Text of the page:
Stop that- as the lefts works very hard to do, in a myriad of ways- and you stop something terribly important. That’s one big honkin’ reason why I’ve grown to loath the jee ohh peee so much- the party as a whole never seems willing to push back against the insanity of the left.

      Again, I regret if pushing back at him lowers the tone of the site- it has a swarm of great authors and great commenters- but he just keeps coming back for more, like a raccoon that just won’t stop trying to get into the garbage can for a quick meal.

      The first few times it’s just a small useless animal doing something mildly annoying. Cute, even.

      After the 400th time, it’s pretty tiresome.

    22. Xennady Says:

      Now Trump is an ignoramus and a buffoon…

      PenGun, I’m glad you support Trump- but as usual you have no idea what’s going on. The United States is a foreign country, full of people you don’t know, and you certainly aren’t getting a good picture of events from a media that actively hates Donald Trump and most Americans. You are befuddled about his actual talents, which I suspect is partly by his design. But if he was the ignorant buffoon you imagine he’d be in prison by now.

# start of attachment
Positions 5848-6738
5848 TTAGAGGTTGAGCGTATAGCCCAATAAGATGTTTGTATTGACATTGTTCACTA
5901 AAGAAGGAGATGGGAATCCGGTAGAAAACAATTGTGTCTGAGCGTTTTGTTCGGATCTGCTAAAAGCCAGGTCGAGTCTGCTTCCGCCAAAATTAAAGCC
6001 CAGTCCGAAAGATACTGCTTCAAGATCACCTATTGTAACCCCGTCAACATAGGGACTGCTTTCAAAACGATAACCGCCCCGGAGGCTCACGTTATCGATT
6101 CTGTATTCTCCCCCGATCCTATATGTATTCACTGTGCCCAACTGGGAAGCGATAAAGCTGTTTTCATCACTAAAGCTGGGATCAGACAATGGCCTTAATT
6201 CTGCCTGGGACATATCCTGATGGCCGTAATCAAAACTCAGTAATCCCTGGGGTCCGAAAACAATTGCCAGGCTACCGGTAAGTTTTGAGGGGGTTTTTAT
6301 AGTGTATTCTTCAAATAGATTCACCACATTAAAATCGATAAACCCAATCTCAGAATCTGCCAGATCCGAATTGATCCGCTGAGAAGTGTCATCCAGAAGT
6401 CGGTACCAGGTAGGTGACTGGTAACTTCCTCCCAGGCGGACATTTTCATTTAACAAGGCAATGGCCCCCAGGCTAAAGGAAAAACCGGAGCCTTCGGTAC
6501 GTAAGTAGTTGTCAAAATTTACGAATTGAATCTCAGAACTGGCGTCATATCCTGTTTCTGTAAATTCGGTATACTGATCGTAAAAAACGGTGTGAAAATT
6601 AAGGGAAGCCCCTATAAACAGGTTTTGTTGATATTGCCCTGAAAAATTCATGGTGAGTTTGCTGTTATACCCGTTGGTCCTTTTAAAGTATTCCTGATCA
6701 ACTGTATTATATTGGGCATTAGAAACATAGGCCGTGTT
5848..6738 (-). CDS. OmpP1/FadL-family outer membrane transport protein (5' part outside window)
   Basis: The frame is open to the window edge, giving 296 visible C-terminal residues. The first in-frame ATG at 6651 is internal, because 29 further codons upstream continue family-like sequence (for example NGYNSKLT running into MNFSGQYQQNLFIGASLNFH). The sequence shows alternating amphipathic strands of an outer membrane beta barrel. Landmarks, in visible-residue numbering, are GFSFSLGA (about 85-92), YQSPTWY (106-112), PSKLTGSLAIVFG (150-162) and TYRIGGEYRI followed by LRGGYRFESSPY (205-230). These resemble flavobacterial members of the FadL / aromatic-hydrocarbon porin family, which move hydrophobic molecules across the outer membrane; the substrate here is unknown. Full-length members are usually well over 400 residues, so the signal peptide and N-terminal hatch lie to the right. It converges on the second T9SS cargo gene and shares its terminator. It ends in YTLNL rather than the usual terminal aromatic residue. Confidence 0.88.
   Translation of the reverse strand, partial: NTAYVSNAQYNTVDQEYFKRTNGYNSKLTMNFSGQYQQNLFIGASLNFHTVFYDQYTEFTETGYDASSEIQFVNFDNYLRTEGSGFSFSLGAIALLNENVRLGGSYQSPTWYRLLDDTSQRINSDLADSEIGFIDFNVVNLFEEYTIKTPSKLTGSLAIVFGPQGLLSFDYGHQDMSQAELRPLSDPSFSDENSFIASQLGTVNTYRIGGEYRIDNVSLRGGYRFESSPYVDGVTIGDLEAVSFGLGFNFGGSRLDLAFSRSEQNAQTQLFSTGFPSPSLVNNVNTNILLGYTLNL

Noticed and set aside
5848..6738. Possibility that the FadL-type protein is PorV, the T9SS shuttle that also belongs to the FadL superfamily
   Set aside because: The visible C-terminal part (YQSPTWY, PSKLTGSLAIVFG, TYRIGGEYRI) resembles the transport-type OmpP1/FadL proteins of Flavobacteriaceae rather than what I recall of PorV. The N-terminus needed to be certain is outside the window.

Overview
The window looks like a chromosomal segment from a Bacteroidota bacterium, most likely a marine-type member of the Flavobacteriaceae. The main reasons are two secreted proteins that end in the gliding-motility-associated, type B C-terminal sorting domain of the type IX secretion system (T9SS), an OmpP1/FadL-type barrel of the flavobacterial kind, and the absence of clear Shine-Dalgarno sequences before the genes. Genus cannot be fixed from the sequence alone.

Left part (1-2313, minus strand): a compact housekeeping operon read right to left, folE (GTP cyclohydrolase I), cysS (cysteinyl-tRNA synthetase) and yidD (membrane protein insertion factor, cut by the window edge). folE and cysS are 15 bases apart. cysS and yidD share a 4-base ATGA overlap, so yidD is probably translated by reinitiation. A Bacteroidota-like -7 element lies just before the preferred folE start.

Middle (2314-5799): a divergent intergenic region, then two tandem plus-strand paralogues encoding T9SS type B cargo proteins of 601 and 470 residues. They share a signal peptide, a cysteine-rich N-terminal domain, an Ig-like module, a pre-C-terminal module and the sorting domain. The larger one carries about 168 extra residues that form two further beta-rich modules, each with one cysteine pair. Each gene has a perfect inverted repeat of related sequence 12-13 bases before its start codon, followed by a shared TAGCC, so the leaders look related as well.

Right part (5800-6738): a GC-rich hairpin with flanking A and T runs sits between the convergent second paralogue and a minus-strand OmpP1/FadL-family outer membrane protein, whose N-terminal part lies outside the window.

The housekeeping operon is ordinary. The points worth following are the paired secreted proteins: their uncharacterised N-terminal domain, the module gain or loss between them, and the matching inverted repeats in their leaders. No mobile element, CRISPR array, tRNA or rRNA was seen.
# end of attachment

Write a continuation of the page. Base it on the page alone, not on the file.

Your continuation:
I would like Canada out of NATO and out of the agreements we have with America as well. I would like Meng freed, and a much better relationship with China established.

      I’ll try to keep this brief, because I suspect I’m annoying people I respect by attempting to enlighten you. But if you get that “much better” relationship with China, you will accomplish several things.

      You will very likely end the “pretty good” relationship you have right now with the much more populous and powerful country also much nearer to you than China. Forget about that open access to the US market and the undefended border. You will very likely end up as nothing more than a Chinese puppet state- if you aren’t already. You will also very likely receive many millions more Chinese colonists than you already have- and those fine folks have reportedly already organized occasional rallies to praise the Tiananmen Square massacres.

      In short, the country you live in would effectively cease to exist. Maybe that please you, so good luck with all that.

    23. Gringo Says:

      PenGun
      Your country was created by rich land, and slave owners, and built to preserve their power.